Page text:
Credit Suisse Extends Family Leave to 20 Weeks for U.S. Workers

  • Swiss bank seeks to attract and retain employees with policy
  • Lender increases time off allowed for the care of a new child

Credit Suisse Group AG will extend the paid time U.S. employees can take off from work to care for a new child as the Swiss bank seeks to retain and attract workers looking for a more accommodating corporate culture.

QuickTake Family Leave

The Zurich-based lender will give 20 weeks of paid leave to U.S. employees who act as the primary caregiver after the birth or adoption of a child, according to Marcy Frank, a spokeswoman. That’s up from 12 weeks of paid time off and another eight weeks of unpaid leave. The change, effective Jan. 1, was announced to employees in a memo sent Monday by Tim O’Hara, chief executive officer and president of the firm’s U.S. business and head of the trading division.

“We certainly see this as a competitive program, and I think one of the things we are recognizing is that our competition is not just financial services,” said Elizabeth Donnelly, head of benefits for the Americas. “When you look at talent coming out of the big schools they are looking at firms that offer flexibility.”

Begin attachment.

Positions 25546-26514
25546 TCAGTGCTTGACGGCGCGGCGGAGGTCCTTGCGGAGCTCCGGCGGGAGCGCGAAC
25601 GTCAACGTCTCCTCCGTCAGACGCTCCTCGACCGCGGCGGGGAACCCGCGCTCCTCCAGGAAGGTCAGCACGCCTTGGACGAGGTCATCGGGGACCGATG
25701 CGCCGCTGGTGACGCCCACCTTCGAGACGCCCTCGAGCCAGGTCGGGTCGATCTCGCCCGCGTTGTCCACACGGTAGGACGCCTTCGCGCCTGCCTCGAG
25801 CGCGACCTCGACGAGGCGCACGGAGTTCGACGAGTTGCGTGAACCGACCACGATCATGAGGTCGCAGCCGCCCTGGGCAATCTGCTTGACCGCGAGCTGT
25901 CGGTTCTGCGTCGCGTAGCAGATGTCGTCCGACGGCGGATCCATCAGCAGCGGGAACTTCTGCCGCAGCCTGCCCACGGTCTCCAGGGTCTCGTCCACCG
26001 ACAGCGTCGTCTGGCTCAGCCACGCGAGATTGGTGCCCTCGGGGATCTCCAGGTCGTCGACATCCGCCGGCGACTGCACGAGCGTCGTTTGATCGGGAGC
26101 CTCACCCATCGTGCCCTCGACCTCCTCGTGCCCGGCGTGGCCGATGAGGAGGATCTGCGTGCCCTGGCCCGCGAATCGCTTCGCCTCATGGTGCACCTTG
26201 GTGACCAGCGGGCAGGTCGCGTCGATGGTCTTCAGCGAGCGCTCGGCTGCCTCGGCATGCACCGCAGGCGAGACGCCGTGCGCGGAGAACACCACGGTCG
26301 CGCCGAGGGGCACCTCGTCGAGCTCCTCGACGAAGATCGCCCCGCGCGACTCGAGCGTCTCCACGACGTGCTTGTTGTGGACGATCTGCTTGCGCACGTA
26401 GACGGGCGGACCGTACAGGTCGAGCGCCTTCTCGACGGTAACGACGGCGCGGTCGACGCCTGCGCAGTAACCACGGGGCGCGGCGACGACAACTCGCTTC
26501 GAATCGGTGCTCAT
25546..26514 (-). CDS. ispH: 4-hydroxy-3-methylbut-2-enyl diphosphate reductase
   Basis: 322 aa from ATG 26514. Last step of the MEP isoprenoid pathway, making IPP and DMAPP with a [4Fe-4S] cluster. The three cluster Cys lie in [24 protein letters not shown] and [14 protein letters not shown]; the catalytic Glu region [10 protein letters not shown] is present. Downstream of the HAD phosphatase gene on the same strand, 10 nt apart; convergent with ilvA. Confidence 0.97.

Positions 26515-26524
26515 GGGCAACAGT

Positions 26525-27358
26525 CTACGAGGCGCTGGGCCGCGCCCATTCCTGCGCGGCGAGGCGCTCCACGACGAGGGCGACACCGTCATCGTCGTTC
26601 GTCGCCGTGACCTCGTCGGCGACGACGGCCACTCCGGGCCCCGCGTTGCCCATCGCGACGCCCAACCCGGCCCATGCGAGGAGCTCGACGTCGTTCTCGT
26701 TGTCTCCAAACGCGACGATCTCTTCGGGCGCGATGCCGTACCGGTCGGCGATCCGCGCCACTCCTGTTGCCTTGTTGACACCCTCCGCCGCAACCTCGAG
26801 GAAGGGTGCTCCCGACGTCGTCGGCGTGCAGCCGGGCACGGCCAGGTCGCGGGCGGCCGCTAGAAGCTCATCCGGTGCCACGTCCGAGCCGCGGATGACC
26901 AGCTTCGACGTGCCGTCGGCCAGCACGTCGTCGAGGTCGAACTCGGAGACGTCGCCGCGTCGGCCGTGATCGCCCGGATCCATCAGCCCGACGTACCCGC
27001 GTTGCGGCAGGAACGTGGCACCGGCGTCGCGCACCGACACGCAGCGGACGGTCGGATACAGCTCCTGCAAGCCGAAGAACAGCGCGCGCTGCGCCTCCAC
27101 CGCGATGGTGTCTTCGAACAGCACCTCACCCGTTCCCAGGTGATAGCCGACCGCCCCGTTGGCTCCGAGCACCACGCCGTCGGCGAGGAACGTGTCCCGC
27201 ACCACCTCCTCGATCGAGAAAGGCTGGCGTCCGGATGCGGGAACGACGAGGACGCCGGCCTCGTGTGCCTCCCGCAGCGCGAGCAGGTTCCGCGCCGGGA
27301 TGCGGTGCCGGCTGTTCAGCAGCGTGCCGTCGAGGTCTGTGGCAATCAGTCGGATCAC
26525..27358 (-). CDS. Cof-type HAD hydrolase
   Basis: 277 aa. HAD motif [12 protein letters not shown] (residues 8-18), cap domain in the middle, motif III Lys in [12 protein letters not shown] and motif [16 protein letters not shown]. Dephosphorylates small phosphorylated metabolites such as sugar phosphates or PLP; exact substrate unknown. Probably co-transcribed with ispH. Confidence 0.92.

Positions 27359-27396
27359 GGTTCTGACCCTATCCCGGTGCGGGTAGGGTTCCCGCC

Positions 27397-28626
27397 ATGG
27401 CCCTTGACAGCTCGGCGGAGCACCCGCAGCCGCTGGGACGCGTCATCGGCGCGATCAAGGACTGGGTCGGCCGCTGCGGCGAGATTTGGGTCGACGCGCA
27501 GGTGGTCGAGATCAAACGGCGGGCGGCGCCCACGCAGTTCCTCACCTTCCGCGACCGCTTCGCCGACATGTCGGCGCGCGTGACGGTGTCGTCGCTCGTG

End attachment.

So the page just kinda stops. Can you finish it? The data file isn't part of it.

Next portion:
CEO Tidjane Thiam has embarked on a broad restructuring as Wall Street vies for talent with other industries including technology. Banks have moved to counter criticism of a work culture that features long hours and frequent travel, improving benefits for parents, making it easier for younger employees to attain promotions and limiting weekend work for associates and interns.

The Wall Street Journal reported the policy changes earlier Monday.

Employees who aren’t the primary caregiver will continue to get one week of paid leave and 19 weeks of unpaid leave, according to the memo. Employees who work at least 20 hours a week are eligible for the new policy. And those who took leave beyond the 12 weeks in 2015 will be eligible for a retroactive benefit, according to the memo.

Earlier this year, Credit Suisse said it would pay for a nanny to accompany employees on work trips, covering the cost of travel, lodging and food, Donnelly said. That policy also takes effect in January.

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